Next weekend, BPO will be present in Kleinhans and in the city (see below)
As COVID continues to vex small theater groups, the BPO has been able to perform as planned and audiences appear to be increasing week by week. Last night’s concert, billed as ‘Elgar Impressions’, reminiscent of this Mother’s Day at 2:30 pm, was extremely well received by a large and enthusiastic audience.
Tempers were lifted from the start when BPO Chairman of the Board, John R. Yurtchuk, announced that the concert in early April, when BPO musicians volunteered for a benefit show on Sunday, raised $45,000 for humanitarian aid to Ukraine.
Then, after JoAnn Falletta raised her baton to conduct the opening work, the acoustically resonant Kleinhans Music Hall was filled with the warm, mysterious sound of the cor anglais (slightly larger cousin of the oboe) played by one of Buffalo’s finest – Anna Mattix. Mattix has performed in a variety of venues and we missed her on the Kleinhans stage, but there’s no doubting her signature sound. And that’s what we heard at the beginning of Hungarian composer Zoltan Kodály’s “Summer Evening” (say “KOH-dye”). It is a work that makes the wind section shine, because there are no brass instruments, eardrums or percussion. It really is a perfect sonic description of a summer evening.
Music composed around the turn of the 20th century, all tinged in one way or another by Impressionism, is squarely in Falletta’s wheelhouse.
As I have already written, the music composed at the turn of the 20and century, all tainted in one way or another by Impressionism, is squarely in the wheelhouse of Falletta. This concert also offers “program music”, that is to say music that paints a picture or tells a story, and this is what we obtained, for the three works of the concert, with music very approachable.
Well, if I thought Mattix and his English horn were exceptionally resonant, BPO principal cellist Roman Mekinulov produced more sound from his cello than I’ve heard before when he played “Schelomo, Hebrew Rhapsody for cello and orchestra by Ernest Bloch. Mekinulov fans (and we’re legion) know he’s a big guy, with a big personality, and a big sound. But it was something else. As he shared on Facebook ahead of the gig, “It really is the track that defines me, I can hardly wait.” It was worth the wait.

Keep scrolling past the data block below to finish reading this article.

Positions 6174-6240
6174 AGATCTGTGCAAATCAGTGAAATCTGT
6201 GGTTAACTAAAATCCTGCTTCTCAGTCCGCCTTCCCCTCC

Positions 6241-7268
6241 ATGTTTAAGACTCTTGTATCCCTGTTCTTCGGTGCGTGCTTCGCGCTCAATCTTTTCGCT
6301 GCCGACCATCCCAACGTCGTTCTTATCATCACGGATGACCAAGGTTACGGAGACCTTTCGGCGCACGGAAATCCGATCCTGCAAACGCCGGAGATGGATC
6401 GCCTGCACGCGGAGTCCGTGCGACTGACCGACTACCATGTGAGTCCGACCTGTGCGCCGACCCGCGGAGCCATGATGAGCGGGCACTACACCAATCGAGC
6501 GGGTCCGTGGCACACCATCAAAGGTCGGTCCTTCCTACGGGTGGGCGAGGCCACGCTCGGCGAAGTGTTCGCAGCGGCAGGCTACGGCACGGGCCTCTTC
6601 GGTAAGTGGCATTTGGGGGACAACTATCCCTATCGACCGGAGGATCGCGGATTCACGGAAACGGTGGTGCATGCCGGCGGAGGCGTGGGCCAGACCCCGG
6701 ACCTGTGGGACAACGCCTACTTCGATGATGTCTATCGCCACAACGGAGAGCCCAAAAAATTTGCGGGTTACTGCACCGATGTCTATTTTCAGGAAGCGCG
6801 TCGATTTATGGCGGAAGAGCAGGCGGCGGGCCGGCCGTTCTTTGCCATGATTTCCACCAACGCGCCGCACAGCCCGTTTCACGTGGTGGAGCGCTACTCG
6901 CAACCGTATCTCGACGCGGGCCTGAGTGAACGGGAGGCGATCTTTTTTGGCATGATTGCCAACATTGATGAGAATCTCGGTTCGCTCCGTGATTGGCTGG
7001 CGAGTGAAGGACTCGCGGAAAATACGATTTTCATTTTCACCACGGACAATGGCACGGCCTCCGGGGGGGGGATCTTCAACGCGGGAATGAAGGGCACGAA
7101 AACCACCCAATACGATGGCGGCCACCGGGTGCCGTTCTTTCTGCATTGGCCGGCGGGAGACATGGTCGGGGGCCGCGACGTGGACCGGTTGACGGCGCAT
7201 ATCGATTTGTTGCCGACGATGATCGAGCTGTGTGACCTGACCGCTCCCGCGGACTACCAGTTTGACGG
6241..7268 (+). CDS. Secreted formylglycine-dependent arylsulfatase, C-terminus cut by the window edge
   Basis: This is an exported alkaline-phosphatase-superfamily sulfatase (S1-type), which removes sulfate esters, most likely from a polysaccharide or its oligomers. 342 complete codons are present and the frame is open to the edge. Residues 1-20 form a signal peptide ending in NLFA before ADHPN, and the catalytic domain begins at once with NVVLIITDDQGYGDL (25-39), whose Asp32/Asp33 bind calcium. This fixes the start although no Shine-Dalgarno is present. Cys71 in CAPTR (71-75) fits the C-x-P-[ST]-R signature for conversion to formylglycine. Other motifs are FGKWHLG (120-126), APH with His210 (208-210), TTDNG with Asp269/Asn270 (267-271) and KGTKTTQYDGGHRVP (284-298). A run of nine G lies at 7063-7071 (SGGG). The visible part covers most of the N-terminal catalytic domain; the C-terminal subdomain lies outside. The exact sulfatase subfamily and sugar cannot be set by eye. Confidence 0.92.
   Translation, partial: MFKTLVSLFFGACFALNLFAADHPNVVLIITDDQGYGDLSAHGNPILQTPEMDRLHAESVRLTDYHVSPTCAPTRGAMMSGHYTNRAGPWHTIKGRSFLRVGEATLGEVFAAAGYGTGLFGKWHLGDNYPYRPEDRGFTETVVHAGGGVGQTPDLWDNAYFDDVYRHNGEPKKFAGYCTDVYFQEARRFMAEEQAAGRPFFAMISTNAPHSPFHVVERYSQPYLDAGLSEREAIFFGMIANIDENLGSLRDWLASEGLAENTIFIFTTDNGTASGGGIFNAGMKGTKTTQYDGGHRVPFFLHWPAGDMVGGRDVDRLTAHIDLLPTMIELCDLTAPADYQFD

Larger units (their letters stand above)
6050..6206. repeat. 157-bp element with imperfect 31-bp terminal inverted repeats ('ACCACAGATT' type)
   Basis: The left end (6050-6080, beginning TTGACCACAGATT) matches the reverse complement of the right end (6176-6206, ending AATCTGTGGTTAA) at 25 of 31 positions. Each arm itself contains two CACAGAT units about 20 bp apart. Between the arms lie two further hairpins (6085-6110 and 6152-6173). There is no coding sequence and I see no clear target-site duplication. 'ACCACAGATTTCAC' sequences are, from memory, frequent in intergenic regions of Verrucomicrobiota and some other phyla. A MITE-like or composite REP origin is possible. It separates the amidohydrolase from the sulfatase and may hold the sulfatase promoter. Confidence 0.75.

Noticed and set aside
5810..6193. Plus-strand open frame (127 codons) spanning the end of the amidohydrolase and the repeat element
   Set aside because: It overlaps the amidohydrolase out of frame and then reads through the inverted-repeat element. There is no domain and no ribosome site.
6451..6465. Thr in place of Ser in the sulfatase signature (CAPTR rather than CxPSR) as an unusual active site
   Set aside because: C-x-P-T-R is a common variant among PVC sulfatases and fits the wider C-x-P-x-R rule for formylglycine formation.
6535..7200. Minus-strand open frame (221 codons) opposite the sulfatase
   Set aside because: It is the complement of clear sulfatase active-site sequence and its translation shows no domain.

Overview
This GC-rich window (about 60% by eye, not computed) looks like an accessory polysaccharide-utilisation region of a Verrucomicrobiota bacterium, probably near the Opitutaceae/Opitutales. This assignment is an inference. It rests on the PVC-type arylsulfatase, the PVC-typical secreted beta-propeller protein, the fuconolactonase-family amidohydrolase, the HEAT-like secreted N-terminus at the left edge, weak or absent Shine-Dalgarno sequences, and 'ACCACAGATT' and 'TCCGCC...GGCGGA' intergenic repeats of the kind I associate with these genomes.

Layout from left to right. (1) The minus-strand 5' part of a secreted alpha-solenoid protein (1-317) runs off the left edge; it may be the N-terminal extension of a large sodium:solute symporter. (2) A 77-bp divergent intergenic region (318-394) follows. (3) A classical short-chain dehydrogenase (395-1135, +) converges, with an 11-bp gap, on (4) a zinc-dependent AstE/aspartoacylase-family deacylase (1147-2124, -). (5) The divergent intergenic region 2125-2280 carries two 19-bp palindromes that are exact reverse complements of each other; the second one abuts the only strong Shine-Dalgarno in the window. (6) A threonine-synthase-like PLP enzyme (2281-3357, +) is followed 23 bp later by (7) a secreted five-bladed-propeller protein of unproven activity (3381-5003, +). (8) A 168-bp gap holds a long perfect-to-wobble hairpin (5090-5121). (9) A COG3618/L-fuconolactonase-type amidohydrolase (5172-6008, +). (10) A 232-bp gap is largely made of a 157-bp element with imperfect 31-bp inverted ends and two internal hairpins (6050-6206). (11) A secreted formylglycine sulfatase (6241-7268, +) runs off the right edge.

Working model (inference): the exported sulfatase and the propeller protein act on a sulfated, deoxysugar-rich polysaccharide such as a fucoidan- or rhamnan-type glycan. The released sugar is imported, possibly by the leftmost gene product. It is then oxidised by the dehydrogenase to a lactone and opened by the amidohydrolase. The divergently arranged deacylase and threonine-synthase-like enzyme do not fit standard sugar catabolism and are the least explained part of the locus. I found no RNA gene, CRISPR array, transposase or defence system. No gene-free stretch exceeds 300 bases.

And Mekinulov was surrounded by an interesting orchestra, chosen by the composer Bloch to provide all the nuances necessary to tell the story of King Solomon. Schelomo is written for three flutes, two oboes, cor anglais, two clarinets in Bb, bass clarinet, two bassoons, contrabassoon, four horns in F, three trumpets in C, three trombones, tuba, timpani, tambourine, snare drum, bass – drum, cymbals, tam-tam, celesta, two harps and strings. While not exactly “exotic”, any time a composer adds English horn, bass clarinet, contrabassoon, tuba, not one but two harps and celesta to the mix, it’s like give a child the big box of 64 Crayola crayons. There are so many sound combinations.
And that brings us to the final work on the program, Elgar’s “Enigma Variations”. Now, before the concert at Kleinhans on Saturday evening, in the afternoon, we went to the Regal Theater to see the Metropolitan Opera’s performance of Puccini’s ‘Turandot’ broadcast live in HD. And host, soprano Nadine Sierra (who will perform May 21 in “Lucia”) said, like every host, “As enjoyable as it is to watch this opera, nothing compares to a live performance at the Met.” It’s the same message I’ve been preaching from this pulpit for years about Kleinhans. As a radio host on WNED Classical, I’ve played Elgar’s “Enigma Variations” dozens of times. But even the best studio monitors in the world, and certainly not your headphones, earphones or even Sonos or Alexa, can provide the true “surround sound” of being at Kleinhans.